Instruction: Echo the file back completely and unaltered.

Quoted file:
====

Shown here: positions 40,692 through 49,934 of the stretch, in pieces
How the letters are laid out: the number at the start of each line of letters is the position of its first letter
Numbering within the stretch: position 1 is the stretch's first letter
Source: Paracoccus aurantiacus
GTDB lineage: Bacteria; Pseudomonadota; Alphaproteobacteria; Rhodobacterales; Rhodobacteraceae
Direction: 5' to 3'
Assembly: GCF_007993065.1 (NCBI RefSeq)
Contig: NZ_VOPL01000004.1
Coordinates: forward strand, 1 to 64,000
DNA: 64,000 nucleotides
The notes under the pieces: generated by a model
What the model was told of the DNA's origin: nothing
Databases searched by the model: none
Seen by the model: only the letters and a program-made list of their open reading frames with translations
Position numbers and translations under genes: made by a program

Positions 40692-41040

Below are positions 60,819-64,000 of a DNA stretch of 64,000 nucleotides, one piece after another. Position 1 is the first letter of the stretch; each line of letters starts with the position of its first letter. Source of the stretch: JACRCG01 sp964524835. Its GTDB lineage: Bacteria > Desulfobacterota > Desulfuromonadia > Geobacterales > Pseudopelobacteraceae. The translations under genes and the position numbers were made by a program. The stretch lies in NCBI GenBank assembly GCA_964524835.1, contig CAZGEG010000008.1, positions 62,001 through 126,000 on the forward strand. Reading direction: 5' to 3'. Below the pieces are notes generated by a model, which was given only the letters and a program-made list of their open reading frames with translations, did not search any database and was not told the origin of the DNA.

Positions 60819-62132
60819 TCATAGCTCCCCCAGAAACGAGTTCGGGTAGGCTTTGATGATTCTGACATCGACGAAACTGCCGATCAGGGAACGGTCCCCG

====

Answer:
Shown here: positions 40,692 through 49,934 of the stretch, in pieces
How the letters are laid out: the number at the start of each line of letters is the position of its first letter
Numbering within the stretch: position 1 is the stretch's first letter
Source: Paracoccus aurantiacus
GTDB lineage: Bacteria; Pseudomonadota; Alphaproteobacteria; Rhodobacterales; Rhodobacteraceae
Direction: 5' to 3'
Assembly: GCF_007993065.1 (NCBI RefSeq)
Contig: NZ_VOPL01000004.1
Coordinates: forward strand, 1 to 64,000
DNA: 64,000 nucleotides
The notes under the pieces: generated by a model
What the model was told of the DNA's origin: nothing
Databases searched by the model: none
Seen by the model: only the letters and a program-made list of their open reading frames with translations
Position numbers and translations under genes: made by a program

Positions 40692-41040

Below are positions 60,819-64,000 of a DNA stretch of 64,000 nucleotides, one piece after another. Position 1 is the first letter of the stretch; each line of letters starts with the position of its first letter. Source of the stretch: JACRCG01 sp964524835. Its GTDB lineage: Bacteria > Desulfobacterota > Desulfuromonadia > Geobacterales > Pseudopelobacteraceae. The translations under genes and the position numbers were made by a program. The stretch lies in NCBI GenBank assembly GCA_964524835.1, contig CAZGEG010000008.1, positions 62,001 through 126,000 on the forward strand. Reading direction: 5' to 3'. Below the pieces are notes generated by a model, which was given only the letters and a program-made list of their open reading frames with translations, did not search any database and was not told the origin of the DNA.

Positions 60819-62132
60819 TCATAGCTCCCCCAGAAACGAGTTCGGGTAGGCTTTGATGATTCTGACATCGACGAAACTGCCGATCAGGGAACGGTCCCCG